Sorry, professor, but could you please revise this statement a bit? Are you saying that anyone BUT Russian nationalists would like to see Kuril’s given to Japan? Or you are claiming that 75%+ of Russians are “nationalists”? Hey, what about other countries? How would the British like giving Gibraltar back to Spain, Malvinas – back to Argentina and Ulster back to Eire?

    “But this is a highly simplistic model of Russian politics.”

    Then why do you in the previous paragraphs resorted to simplistic labeling throwing “nationalist” left, right and center?

    “With their poll ratings already much lower than a year ago due to the decision to raise the pension age, they can’t afford to alienate the Russian people even further by making another deeply unpopular move.

    …Given the public mood, a more democratic Russia wouldn’t be any more inclined to do our bidding than an autocratic one. None of this means, of course, that the Kremlin won’t make concessions to foreign powers, be it regarding the Kuril islands, Ukraine, or anything else.”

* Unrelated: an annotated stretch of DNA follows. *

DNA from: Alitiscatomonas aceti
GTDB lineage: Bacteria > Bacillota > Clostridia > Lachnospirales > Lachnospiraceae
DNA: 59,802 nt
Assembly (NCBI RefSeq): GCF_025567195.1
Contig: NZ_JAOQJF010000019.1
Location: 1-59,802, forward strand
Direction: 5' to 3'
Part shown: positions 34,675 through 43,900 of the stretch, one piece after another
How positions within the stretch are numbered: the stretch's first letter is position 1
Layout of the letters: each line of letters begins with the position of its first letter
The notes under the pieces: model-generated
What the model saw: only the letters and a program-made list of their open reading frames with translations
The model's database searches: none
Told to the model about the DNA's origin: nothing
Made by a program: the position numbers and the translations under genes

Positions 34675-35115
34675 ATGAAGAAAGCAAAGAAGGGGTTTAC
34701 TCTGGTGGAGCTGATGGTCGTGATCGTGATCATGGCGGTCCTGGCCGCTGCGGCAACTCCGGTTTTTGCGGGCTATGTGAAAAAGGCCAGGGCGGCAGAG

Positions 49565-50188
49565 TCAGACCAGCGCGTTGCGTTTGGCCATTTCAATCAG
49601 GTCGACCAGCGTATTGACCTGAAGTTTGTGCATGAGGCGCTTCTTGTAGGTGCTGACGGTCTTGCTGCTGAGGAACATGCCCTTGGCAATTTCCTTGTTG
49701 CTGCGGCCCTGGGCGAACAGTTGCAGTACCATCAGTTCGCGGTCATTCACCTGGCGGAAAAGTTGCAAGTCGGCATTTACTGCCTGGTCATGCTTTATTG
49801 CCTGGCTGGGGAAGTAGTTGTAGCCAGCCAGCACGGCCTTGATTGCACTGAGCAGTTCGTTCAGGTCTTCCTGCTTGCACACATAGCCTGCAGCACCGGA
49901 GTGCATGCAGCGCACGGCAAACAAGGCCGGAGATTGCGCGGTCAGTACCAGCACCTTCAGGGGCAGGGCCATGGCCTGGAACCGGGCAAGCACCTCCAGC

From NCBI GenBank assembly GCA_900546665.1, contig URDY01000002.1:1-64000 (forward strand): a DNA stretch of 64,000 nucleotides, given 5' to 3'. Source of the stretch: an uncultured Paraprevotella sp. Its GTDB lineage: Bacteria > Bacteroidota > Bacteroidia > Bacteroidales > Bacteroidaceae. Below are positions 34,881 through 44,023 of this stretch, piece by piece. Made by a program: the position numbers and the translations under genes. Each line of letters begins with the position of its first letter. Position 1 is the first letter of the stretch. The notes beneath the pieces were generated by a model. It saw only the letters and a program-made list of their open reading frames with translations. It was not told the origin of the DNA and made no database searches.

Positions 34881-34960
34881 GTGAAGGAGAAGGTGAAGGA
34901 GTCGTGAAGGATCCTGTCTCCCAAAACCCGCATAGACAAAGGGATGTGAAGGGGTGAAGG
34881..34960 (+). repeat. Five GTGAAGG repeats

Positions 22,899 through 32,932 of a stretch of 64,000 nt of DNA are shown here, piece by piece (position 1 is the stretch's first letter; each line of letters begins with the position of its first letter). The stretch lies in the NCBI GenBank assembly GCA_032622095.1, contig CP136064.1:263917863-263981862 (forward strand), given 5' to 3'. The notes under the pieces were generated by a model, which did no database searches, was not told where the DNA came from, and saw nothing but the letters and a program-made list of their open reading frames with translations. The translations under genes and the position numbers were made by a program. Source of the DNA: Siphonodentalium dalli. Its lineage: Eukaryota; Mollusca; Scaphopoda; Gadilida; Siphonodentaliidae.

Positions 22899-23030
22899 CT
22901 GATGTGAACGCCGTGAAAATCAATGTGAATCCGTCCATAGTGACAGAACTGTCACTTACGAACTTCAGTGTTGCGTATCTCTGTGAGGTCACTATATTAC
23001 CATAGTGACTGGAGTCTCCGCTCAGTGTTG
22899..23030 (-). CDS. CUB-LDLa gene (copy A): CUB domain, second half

Are you claiming, therefore, that low rating is the only reason why Putin is not giving away Kuril’s to Japan?

    BTW – what’s with all this talk about Russian Nationalism, this bête noir of the international relations, that ruins such excellent deal with the Japan? What about the Japanese Nationalism? Or, what – it’s of the handshakable variety?

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      1. “There’s really no pleasing you, Lyttenburgh. You seem to take offence at everything.”